He and Afanador became partners 12 years ago, and their lives intersect artfully, eventually leading Bess to dip his imagination into perfume. At a presentation for IFF for which Afanador created a film, Bess met the celebrated nose, Carlos Benaim. “He came to see me with a booklet [for three perfumes],” Benaim said. “The photos were great and very well researched, and the writing very descriptive. It was my inspiration in a way.”

Benaim—who has created and contributed to over 50 fragrances including Polo, Viktor & Rolf’s Flowerbomb and scents for Prada, Halston, Givenchy and Chloé, to name a few—found working with Bess to be a breath of unusual air.

“It’s more interesting to be one on one with the decision maker of the brand, about their likes and dislikes, instead of with marketing. I had free reign to use the ingredients of extremely high quality of my choice,” he said.

With words worthy a romantic poet, Bess explains that his inspiration for Spanish Veil was “a black web of wonderment with rays of white light from the Spanish sun trickling in.” He wanted it to conjure the “scents trapped behind a starched veil of a culture that is near and dear” to him.

“Spanish Veil tells a story in a very rich and direct way with some very important naturals like tonka and sandalwood,” Benaim said.

A nude in a wisp of gauze in a wheat field inspired La Femme Bohème, a honeyed elixir redolent with jasmine. It’s Saxby’s favorite and is meant to evoke a free spirit who “wakes on a bed of hay, a resting place not unfamiliar after a night drenched in the hazy pleasures of wine.”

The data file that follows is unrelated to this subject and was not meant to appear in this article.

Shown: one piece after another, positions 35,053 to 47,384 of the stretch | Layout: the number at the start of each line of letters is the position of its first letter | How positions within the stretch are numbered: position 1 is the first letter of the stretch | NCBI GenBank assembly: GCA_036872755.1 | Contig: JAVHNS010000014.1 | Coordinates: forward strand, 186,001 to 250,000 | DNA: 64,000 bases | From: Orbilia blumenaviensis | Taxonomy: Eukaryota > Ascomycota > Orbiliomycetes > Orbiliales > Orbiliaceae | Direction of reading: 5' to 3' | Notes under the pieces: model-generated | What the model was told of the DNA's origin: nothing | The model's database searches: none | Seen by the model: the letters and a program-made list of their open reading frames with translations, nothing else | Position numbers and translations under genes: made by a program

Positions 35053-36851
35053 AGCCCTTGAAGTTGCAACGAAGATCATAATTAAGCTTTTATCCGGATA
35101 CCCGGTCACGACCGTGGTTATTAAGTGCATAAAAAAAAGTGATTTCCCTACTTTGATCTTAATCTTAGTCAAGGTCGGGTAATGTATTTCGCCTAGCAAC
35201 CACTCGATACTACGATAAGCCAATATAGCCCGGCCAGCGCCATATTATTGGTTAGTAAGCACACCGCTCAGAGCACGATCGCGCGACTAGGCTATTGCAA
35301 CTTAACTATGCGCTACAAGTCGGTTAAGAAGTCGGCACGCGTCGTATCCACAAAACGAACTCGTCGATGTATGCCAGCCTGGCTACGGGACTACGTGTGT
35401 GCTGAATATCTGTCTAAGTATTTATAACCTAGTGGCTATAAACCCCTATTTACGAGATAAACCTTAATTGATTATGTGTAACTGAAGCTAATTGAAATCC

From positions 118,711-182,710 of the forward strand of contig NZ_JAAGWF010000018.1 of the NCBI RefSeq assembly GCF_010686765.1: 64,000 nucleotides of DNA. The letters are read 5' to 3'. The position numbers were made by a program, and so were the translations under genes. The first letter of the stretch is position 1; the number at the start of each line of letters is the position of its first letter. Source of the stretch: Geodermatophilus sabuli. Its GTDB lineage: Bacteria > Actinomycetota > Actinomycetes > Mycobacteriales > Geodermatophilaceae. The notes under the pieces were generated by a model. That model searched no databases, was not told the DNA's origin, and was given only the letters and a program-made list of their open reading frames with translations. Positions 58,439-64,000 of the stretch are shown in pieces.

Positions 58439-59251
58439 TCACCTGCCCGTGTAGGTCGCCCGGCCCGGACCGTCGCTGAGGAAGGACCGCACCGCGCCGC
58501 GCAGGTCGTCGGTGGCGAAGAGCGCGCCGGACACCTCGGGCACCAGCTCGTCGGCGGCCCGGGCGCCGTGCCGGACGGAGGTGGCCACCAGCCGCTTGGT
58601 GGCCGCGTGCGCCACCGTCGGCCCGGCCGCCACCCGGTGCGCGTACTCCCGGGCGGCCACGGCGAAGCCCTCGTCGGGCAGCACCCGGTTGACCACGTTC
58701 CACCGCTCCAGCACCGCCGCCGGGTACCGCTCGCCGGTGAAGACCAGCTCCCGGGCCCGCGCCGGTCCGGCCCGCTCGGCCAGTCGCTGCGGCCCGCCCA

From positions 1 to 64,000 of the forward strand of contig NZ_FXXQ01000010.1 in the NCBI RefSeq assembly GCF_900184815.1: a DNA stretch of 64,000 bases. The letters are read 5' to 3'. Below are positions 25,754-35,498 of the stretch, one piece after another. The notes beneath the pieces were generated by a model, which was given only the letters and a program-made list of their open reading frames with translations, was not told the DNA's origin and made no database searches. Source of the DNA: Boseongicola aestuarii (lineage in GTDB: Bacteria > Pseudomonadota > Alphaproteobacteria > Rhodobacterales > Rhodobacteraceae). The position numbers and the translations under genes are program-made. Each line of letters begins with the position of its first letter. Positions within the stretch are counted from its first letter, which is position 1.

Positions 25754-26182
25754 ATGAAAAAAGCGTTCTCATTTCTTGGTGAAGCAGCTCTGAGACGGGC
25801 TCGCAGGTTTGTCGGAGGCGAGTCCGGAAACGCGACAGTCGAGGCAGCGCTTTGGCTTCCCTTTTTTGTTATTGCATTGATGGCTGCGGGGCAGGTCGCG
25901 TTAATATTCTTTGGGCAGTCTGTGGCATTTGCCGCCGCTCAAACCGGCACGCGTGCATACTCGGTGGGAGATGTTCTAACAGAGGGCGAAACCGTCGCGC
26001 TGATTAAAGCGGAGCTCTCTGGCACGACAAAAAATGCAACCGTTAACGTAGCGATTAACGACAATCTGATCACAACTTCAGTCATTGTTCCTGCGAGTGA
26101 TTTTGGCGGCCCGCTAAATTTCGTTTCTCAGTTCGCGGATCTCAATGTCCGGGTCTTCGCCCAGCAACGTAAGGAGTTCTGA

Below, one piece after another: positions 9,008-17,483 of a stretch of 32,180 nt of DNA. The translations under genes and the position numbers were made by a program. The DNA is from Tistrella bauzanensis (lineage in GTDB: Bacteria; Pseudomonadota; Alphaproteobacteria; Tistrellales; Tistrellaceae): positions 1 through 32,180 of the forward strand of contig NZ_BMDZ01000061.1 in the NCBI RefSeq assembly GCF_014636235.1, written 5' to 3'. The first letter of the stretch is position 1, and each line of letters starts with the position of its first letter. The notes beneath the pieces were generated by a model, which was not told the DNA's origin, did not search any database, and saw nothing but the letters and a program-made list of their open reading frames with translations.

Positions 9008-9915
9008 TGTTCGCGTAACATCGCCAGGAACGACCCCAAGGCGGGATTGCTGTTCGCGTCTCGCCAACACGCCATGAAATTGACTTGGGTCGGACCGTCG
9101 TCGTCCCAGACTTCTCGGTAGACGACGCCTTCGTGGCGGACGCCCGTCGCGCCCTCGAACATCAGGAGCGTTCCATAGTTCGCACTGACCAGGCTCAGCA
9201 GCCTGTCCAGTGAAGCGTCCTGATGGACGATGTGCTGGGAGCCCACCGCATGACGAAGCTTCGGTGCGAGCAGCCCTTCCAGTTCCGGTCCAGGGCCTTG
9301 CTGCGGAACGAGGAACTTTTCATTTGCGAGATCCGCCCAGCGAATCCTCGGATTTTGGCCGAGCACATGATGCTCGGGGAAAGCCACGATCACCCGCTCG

Bess’ lush long hair that catches highlights on its soft waves was one of the influences for Genre, his third perfume, a biographical scent that Benaim calls a portrait.

“That fragrance came out of conversations with Edward where he told me he liked incense notes and spices,” said Benaim, who used pink pepper and olibanum. “And there’s the way he looks. His hair is like the mane of a wild horse, so for the fun of it I used a fragrance we developed called ‘Living Stallion’ from our headspace technology—our scientists recreate all kinds of things on this earth. It doesn’t smell like Central Park West,” he added. It’s much softer and warmer.

Benaim and Bess celebrated their collaboration at Aedes de Venustas, last month. The owners of the plush, purple-walled parfumerie, Karl Bradl and Robert Gerstner, were smitten with Bess at first sight, and with his scents at first sniff.

Bess mingled and mesmerized, fanning his fans with perfumed plumes who encircled him and took selfies. Now and then he’d toss his head and his hair would fly out. Kind of like a wild stallion.